A St. Catherine University security officer shot himself in the shoulder Tuesday night, and frightened that his actions would cost him his job, blamed it on a black man who didn't exist.

St. Paul police were immediately skeptical of Brent P. Ahlers' story that he was shot about 9:25 p.m. by the alleged suspect in a wooded area in the southwest side of campus, so they didn't publicize the description of the supposed shooter in a navy blue sweatshirt with a "short Afro."

Nevertheless, the 110-acre campus was put on lockdown for hours as 55 officers, four K-9s and a State Patrol aircraft searched for the suspect.

St. Paul black leaders condemned Ahlers' actions Thursday, the morning after news broke that he had allegedly confessed to the fabrication.

"It's a sickening thing," said Tyrone Terrill, president of the St. Paul African-American Leadership Council. "He put not only black youth at risk, he put St. Paul police and other law enforcement at risk with his lie."

Ahlers, 25, who is white, was arrested Wednesday night after allegedly recanting. He was cited for falsely reporting a crime, a misdemeanor. He was treated for a shoulder wound, booked into the Ramsey County jail and released Thursday morning.

St. Paul police said Ahlers told them Wednesday that the gun went off accidentally in the woods and that he lied about being shot by someone else. Given that authorities only had Ahlers' account for why the gun went off, police Sgt. Mike Ernster said, "We didn't have enough to charge him with reckless discharge of a firearm," a more serious count.

Police have presented the case to the city attorney's office for consideration of charges above and beyond the false-report citation.

Ahlers told police he made up the story because he was afraid of losing his job for bringing his own gun to work, Ernster added. The all-women's Catholic university does not arm its security personnel, the sergeant said. Ernster said he doesn't know whether Ahlers has a state-issued permit to carry a firearm in public.

In a statement posted on the school's website Thursday evening, university President Becky Roloff said Ahlers was terminated Thursday.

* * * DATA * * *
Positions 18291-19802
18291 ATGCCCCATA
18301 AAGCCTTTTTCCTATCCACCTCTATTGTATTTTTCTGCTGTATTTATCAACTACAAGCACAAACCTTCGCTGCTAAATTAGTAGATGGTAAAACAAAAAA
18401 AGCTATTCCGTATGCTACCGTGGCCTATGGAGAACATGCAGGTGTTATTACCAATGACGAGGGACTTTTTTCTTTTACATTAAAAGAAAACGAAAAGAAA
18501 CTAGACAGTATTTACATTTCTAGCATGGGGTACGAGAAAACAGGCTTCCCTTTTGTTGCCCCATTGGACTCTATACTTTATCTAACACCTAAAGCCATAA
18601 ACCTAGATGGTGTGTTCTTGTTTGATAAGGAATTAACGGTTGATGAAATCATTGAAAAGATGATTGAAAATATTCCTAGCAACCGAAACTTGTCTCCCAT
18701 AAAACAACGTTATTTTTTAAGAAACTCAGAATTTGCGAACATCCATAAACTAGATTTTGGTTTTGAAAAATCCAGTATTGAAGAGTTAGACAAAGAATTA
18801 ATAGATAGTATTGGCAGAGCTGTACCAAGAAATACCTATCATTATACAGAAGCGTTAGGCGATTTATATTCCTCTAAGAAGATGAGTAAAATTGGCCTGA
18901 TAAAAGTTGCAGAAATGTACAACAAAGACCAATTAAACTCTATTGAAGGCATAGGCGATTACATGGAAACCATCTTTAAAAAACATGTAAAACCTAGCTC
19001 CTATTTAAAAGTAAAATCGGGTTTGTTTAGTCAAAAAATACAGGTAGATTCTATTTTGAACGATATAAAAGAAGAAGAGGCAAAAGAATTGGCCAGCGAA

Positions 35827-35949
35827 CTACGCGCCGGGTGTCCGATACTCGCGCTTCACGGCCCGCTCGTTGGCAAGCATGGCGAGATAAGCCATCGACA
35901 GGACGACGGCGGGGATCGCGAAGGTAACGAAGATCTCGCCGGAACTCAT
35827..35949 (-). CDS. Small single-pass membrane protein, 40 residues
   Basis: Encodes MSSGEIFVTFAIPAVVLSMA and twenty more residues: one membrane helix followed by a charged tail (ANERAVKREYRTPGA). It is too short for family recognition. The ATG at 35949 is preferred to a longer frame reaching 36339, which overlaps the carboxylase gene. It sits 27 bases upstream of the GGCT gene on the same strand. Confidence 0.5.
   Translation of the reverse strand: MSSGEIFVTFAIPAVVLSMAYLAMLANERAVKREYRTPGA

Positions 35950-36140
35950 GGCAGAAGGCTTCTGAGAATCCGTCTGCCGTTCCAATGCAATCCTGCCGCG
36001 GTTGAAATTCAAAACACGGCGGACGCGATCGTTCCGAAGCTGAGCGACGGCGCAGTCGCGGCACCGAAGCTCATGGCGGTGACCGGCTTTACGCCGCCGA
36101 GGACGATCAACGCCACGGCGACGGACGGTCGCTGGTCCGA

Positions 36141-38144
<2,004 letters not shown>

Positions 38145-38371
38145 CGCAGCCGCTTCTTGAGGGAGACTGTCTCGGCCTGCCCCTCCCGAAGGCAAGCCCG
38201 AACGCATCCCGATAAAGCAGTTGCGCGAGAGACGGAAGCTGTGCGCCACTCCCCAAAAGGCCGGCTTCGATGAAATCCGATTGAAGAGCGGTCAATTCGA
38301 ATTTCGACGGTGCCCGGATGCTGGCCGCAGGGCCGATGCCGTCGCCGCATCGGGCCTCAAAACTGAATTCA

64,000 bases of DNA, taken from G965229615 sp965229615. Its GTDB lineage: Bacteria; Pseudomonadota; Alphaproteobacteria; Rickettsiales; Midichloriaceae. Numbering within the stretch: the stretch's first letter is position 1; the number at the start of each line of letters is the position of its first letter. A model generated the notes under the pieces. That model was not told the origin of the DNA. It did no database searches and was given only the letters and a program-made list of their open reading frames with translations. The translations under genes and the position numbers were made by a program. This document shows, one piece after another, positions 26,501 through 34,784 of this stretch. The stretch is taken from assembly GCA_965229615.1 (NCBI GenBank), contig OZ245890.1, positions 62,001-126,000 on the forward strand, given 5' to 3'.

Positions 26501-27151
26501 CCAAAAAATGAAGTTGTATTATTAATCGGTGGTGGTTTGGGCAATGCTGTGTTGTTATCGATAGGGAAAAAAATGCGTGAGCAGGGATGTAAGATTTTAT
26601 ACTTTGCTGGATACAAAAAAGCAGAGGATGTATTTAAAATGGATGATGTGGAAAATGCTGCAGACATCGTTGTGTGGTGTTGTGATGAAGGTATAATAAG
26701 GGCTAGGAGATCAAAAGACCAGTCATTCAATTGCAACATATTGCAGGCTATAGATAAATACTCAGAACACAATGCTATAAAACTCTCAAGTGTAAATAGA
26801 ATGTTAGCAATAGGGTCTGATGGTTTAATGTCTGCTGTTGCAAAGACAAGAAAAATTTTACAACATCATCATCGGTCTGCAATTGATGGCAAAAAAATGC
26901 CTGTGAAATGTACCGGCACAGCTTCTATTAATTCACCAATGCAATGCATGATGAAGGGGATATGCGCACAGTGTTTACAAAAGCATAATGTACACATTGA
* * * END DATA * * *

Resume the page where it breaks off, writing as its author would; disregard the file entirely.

"I want to be clear that St. Catherine University strongly condemns racial discrimination, racial stereotyping, and racial profiling of any kind," Roloff said. "The statements attributed to the former employee concerning the race of an alleged suspect are deeply troubling and do not reflect our values."

Ahlers, who lives in St. Louis Park, did not return messages seeking comment about his version of events on the campus in St. Paul's Highland Park neighborhood. A message was also left with his attorney in the case. He is scheduled to be arraigned on Oct. 31.

Police did not publicly release the description provided by Ahlers, but it was aired over police radio, posted to a public website and shared on social media by some civilians concerned that the information had not been disseminated.

Emergency dispatch audio described the supposed suspect as a black man with a "short Afro" in a navy blue sweatshirt and black jeans, according to the Police Clips website.

Dianne Binns, president of the St. Paul NAACP, said Ahlers' decision to describe the nonexistent suspect as a black man is rooted in the racism that perpetuated slavery and the oppression of blacks for hundreds of years.

"That's what black people live with," she said. "We've been lynched, and we've been put in jail to find out later you haven't done it. That's the sad thing about it. It hasn't stopped."

Ernster said authorities did not disclose the description provided by Ahlers because other information he provided about the shooting made them skeptical.

"I think early on, some of the facts of this case weren't adding up for us," Ernster said. "We didn't have the confidence in the description to act on it."

Ernster said that information sent over police radio based on callers' observations is raw and not vetted. "When information is validated by multiple independent sources … then it becomes more of a valid description," he said.

Ahlers' fabricated account "had basically 1,800 students held captive in their dorm rooms at St. Catherine's," Ernster said Wednesday night, "and it had residents of the Mac-Groveland and Highland Park communities fearing they would be hurt in their homes."

Ahlers worked as a St. Catherine security officer for 15 months, had no prior reports of misconduct and had undergone a thorough background check. He holds an associate degree in law enforcement and completed law enforcement skills training at Hennepin Technical College, Roloff said.

"While we are distressed and saddened that this incident occurred," the president's statement continued, "we are relieved that no other members of the community were injured."

chao.xiong@startribune.com 612-270-4708 Twitter: @ChaoStrib paul.walsh@startribune.com 612-673-4482 Twitter: @walshpj